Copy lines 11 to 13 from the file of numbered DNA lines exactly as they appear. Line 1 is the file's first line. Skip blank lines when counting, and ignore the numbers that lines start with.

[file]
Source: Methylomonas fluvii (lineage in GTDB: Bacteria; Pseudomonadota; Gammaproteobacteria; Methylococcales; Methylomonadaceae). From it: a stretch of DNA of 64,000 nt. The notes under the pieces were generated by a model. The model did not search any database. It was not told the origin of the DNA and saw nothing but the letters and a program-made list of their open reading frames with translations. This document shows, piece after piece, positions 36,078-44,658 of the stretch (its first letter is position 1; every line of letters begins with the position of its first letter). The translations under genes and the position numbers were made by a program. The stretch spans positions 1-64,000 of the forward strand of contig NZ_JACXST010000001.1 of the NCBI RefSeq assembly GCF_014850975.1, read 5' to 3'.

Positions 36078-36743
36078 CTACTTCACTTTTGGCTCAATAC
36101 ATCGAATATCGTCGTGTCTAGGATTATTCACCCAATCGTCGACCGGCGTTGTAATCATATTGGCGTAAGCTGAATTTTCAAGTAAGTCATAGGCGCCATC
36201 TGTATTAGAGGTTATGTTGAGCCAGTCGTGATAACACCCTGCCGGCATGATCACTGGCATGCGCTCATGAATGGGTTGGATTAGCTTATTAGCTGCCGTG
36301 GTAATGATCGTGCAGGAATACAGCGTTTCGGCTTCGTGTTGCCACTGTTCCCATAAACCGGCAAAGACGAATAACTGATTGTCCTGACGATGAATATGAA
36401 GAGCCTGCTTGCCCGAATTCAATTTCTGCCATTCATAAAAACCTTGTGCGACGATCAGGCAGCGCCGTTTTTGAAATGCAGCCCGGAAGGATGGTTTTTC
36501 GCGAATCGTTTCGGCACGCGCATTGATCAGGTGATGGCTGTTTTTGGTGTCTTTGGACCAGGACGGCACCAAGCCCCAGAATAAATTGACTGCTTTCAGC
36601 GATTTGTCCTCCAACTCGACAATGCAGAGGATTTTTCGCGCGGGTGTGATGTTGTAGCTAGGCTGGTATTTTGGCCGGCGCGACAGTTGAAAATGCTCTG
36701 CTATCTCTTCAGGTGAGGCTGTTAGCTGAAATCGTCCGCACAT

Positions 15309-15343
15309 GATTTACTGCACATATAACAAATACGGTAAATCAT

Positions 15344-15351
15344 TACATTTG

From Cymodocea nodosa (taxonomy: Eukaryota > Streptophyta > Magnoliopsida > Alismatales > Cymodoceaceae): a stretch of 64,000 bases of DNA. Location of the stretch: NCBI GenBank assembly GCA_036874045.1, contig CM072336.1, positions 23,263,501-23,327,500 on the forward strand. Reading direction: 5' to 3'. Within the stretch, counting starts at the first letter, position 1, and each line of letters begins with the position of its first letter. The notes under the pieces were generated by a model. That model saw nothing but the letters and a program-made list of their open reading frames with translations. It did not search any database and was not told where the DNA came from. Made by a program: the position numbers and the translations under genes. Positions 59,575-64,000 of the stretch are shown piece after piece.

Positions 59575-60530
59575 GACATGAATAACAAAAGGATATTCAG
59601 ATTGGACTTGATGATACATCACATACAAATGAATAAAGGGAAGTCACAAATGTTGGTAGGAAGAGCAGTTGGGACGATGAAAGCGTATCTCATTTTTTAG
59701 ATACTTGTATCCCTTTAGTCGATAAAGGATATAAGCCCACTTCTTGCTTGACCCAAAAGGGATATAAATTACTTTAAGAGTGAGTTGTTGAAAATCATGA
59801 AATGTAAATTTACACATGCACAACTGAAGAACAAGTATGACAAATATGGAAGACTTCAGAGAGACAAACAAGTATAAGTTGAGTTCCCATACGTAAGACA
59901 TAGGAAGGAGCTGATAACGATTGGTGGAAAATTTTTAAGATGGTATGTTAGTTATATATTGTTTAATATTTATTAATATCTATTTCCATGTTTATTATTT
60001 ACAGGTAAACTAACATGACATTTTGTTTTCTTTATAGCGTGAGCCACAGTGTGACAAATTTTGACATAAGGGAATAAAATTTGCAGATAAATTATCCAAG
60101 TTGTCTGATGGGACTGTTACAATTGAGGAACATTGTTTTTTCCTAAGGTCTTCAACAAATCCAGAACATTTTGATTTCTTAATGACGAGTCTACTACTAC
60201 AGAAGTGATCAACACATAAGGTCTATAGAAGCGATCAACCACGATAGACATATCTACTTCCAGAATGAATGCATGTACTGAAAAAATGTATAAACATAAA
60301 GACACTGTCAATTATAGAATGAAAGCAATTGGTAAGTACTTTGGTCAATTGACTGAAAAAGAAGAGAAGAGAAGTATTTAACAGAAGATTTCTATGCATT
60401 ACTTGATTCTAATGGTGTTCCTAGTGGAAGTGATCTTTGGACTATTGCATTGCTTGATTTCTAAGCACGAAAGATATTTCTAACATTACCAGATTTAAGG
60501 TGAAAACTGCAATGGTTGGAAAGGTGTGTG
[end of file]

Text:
Positions 15309-15343
15309 GATTTACTGCACATATAACAAATACGGTAAATCAT

Positions 15344-15351